According to a recent report published by Banking on Climate Chaos, in 2022 RBC became the single largest financier of the fossil fuel industry on the planet. The bank invested $54.4 billion into fossil fuels, including $10.8 billion into expanding production capacities. Since 2020, they’ve increased their investments by more than 100 per cent, beating out other banking giants like Wells Fargo, Citibank, JP Morgan, and Bank of America.
Meanwhile, in their public statements, they have tried to cultivate the image of a responsible institution doing its part to address the climate crisis. The reports published on their website often make reference to the “pathway to net-zero emissions”, “green investment”, and even a “Green Revolution”. At the same time, since the signing of the Paris Agreement in 2016, RBC has invested more than $338 billion into fossil fuels, making it one of the largest financial pillars of climate disaster on earth. For all their green-speak, in practice they have never left the close embrace of their oil baron friends and business partners.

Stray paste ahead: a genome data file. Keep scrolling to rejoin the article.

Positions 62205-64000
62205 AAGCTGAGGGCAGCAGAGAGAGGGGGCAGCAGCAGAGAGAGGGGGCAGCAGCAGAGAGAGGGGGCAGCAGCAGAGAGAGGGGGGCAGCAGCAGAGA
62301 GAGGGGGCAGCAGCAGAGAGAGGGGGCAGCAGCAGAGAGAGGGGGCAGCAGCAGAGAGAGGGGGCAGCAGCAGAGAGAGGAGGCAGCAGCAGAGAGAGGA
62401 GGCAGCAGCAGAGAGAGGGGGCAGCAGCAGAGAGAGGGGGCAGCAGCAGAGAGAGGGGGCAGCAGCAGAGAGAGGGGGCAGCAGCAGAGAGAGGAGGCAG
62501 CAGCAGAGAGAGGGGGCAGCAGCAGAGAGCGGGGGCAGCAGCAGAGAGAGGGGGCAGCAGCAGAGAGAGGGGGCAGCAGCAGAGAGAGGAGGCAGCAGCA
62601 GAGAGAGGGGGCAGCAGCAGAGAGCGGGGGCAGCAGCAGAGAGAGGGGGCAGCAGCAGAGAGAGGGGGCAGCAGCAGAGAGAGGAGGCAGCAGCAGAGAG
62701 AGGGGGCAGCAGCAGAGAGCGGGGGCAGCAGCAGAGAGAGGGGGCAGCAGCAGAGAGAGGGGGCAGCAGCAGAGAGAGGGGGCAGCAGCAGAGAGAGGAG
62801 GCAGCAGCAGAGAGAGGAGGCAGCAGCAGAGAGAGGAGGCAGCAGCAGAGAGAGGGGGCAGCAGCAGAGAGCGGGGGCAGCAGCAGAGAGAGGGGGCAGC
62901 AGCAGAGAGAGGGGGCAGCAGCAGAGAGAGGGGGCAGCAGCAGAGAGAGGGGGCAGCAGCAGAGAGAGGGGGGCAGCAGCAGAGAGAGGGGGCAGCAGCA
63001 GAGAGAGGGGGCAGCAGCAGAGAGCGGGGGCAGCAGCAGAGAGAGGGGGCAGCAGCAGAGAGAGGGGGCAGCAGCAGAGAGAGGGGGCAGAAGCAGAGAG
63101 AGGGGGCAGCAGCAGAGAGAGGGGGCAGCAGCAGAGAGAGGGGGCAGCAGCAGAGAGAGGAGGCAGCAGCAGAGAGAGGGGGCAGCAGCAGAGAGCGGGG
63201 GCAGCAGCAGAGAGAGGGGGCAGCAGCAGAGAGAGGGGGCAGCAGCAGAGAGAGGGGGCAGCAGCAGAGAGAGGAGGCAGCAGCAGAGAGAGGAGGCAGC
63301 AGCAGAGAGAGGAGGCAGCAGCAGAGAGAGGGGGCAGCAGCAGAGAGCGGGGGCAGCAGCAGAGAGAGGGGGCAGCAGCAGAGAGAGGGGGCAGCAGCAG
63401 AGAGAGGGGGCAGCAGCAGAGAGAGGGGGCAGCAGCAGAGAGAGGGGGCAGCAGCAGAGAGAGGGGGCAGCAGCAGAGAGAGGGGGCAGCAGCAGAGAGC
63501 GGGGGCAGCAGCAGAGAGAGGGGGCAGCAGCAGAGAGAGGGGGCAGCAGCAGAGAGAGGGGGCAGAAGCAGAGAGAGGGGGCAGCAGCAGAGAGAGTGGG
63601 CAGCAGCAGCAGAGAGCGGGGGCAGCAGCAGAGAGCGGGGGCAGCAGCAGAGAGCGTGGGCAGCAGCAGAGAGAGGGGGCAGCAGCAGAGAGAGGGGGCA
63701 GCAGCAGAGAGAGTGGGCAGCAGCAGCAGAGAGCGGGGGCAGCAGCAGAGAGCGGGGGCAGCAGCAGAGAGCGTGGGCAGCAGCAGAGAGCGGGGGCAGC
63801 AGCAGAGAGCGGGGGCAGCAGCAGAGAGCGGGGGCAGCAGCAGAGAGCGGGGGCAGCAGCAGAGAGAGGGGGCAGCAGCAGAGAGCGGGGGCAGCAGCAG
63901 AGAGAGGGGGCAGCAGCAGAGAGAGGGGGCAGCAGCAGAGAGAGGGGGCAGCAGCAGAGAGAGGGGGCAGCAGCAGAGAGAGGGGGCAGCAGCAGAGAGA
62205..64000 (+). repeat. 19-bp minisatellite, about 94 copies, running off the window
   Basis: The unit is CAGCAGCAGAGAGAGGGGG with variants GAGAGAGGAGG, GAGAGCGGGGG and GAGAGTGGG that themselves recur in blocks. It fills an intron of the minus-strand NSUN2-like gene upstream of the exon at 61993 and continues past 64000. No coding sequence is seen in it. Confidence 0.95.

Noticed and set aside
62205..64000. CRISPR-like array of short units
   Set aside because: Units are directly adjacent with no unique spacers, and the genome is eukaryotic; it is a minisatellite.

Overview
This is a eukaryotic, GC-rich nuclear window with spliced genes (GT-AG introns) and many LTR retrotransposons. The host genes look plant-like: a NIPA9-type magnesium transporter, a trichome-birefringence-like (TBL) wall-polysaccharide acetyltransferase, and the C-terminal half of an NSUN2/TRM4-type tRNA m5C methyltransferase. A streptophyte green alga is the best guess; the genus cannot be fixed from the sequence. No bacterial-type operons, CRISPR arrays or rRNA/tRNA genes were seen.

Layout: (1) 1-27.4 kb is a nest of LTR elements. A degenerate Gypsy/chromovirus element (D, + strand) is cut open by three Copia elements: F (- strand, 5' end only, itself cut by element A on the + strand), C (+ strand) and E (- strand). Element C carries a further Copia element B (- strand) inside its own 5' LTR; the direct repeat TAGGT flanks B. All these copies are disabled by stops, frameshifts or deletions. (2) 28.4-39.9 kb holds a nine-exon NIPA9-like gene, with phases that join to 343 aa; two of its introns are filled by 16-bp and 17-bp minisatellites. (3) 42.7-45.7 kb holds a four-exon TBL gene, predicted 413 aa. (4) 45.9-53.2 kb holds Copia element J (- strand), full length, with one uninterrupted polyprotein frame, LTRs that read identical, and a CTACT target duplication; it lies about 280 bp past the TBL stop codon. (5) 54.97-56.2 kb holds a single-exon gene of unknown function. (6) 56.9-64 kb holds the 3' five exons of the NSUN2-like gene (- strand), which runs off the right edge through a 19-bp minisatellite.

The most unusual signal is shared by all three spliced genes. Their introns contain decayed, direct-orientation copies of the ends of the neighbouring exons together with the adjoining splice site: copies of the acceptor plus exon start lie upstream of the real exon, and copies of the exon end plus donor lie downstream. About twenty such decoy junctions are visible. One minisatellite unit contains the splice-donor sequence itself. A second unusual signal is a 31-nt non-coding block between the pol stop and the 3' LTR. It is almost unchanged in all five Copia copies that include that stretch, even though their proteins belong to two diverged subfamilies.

The consequence of this continued investment in fossil fuels is nothing short of global disaster, and RBC has been rightly criticized by environmental groups and activists for their part in perpetuating global warming. These same groups, however, have very little to offer when it comes to proposing concrete and realizable solutions to the climate crisis. It is extremely rare for them to properly recognize global warming as a crisis intrinsically linked to the capitalist system, and that the only real solution to climate disaster is the socialist reorganization of society.